The Pan African Climate Justice Alliance (PACJA) and the Germanwatch have jointly launched a project in Egypt meant to strengthen the role of civil society groups in the promotion and implementation of sustainable energy transition initiatives as well as renewable energy.
The “Ensuring a People-Centered Energy Transition in Africa Through Civil Society Engagement” project has been informed by the fact that the global energy poverty is now concentrated in Sub-Saharan Africa (SSA).
“Lack of energy access, particularly in rural Africa has prevented our women from leading more productive lives. Instead, it has expanded inequality gaps, and increasing a wide range of social injustices,” said Augustine Njdamnshi, chair of Technical and Political Committee, PACJA.
Njdmanshi said the acute energy poverty affects many developments and environmental outcomes is lowering the region’s chance of attaining the Sustainable Development Goals (SDGs).
For example, added Njdamnshi, the lack of access to energy is affecting the continent’s services in health, household income, quality of life, access to modern services such as ICTs, as well as human capital development, productive land and forest use.
Currently, around one in two citizens of sub-Saharan African countries, roughly 75% of the global total, have no electricity. And a staggering 80% of the population (about 800 million people) lacks access to modern energy, and rely on biomass products such as wood, charcoal, and dung to cook.
According to the experts meeting in Egypt, access to clean, sustainable and modern energy services is needed to meet basic human needs and for economic and social development across Africa. Increased access to energy, ‘can unlock sustainable economic growth, improve human health and well-being and enable women and children to lead more productive lives.
However, the inequality gaps across Africa is on the rise as women and girls spend more hours searching for wood fuel far from their homes and thus easily become victims of physical and sexual abuse.
According to Mithika Mwenda, the Executive Director, PACJA, the project will equip CSOs with skills, knowledge and tools to engage in renewable energy policy development and strengthen their voice at the domestic, continental and global levels. The project will also ensure that CSO engagement is more coordinated, through the strengthening of the Africa Coalition for Sustainable Energy and Access (ACSEA).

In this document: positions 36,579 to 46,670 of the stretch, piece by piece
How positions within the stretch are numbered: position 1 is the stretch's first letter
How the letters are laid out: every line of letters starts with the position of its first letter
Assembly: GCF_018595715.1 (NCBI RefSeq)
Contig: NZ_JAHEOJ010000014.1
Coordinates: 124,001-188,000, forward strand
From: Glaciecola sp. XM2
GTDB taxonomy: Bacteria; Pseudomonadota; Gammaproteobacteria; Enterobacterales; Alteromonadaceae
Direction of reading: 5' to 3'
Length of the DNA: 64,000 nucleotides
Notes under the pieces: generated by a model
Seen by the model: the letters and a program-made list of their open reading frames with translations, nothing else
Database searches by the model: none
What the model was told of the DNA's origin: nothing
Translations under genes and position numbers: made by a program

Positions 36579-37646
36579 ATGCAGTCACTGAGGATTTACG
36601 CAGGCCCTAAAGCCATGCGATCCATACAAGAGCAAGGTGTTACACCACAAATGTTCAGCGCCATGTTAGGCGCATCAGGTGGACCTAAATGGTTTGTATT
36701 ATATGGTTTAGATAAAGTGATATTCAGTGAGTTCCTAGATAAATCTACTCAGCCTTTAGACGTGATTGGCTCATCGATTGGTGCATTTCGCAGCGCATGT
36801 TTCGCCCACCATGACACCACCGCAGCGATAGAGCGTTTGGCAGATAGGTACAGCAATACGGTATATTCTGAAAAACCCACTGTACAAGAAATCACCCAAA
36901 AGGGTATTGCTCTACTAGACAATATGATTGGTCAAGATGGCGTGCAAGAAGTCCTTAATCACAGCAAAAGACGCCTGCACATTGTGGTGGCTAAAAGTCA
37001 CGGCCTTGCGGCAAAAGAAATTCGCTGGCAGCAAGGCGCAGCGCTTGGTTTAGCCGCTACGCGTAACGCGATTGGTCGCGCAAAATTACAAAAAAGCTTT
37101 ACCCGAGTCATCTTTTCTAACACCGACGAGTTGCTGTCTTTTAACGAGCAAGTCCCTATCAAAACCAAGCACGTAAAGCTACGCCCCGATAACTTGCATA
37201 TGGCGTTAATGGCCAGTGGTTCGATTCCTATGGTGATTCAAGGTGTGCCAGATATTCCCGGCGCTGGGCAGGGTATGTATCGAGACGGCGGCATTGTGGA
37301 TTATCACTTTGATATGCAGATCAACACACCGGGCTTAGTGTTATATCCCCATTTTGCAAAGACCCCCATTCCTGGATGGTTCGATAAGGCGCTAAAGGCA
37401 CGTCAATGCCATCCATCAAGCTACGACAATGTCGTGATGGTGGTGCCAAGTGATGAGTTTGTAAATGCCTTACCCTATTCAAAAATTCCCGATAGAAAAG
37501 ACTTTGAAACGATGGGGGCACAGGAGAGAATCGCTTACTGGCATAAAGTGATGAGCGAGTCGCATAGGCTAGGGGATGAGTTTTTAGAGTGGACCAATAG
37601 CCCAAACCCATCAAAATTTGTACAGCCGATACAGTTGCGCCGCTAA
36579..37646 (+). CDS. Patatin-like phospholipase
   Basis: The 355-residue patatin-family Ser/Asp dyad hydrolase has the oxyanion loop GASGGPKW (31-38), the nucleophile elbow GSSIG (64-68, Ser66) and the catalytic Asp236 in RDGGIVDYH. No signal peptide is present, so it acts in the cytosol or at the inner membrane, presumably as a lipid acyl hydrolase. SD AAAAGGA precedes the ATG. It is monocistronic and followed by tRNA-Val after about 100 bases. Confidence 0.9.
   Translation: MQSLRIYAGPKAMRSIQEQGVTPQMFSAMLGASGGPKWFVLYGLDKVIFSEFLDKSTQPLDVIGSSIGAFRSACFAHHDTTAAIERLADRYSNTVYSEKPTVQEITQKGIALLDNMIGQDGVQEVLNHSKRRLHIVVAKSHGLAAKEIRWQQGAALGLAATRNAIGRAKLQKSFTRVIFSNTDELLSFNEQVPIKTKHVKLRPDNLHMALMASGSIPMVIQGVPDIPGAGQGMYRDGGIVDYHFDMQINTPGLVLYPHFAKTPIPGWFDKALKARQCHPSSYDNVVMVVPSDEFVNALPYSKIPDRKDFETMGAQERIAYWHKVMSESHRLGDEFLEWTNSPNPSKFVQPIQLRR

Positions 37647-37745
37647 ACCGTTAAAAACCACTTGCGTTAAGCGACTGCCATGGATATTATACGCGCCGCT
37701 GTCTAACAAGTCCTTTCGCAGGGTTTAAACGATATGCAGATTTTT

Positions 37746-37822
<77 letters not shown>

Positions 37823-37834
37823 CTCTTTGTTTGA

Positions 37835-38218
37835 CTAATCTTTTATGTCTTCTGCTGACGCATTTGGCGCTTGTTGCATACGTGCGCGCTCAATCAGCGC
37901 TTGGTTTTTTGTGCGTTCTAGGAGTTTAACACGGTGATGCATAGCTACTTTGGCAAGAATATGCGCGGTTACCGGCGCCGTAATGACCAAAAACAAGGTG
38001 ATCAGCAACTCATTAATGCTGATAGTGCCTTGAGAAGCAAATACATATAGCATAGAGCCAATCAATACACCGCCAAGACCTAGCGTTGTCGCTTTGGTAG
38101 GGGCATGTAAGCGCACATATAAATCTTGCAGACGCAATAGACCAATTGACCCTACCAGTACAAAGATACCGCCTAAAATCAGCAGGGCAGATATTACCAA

On the positive note however, there is rising political will to have the situation reversed. Of the 53 submitted Nationally Determined Contributions (NDCs), all but one mention renewable energy contributions. Many of these contain rural-development and pro-poor renewable energy contributions, such as the electrification of rural areas.
The expansion of the Renewable Energy initiatives, however, present risks. Mwenda noted that the many REIs in Africa lack coordination and transparency; often exclude important stakeholders, particularly of the civil society; and are poorly governed.
“This leaves room for unnecessary redundant efforts, programme and project duplications; a narrow focus on certain RE solutions and countries; and the absence of independent means of monitoring and tracking their performance. In turn, these shortcomings undermine the effectiveness of RE initiatives in delivering transformative and sustainable energy access, especially for the poor,” he said.
To address this problem, the PACJA and Germanwatch are implementing the project to strengthen the role of civil society in the promotion and implementation of sustainable energy transition initiatives as well as renewable energy related NDC commitments in five African countries.
The project will equip CSOs with skills, knowledge and tools to engage in renewable energy policy development and strengthen their voice at the domestic, continental and global levels. The project will also ensure that CSO engagement is more coordinated, through the strengthening of the ACSEA.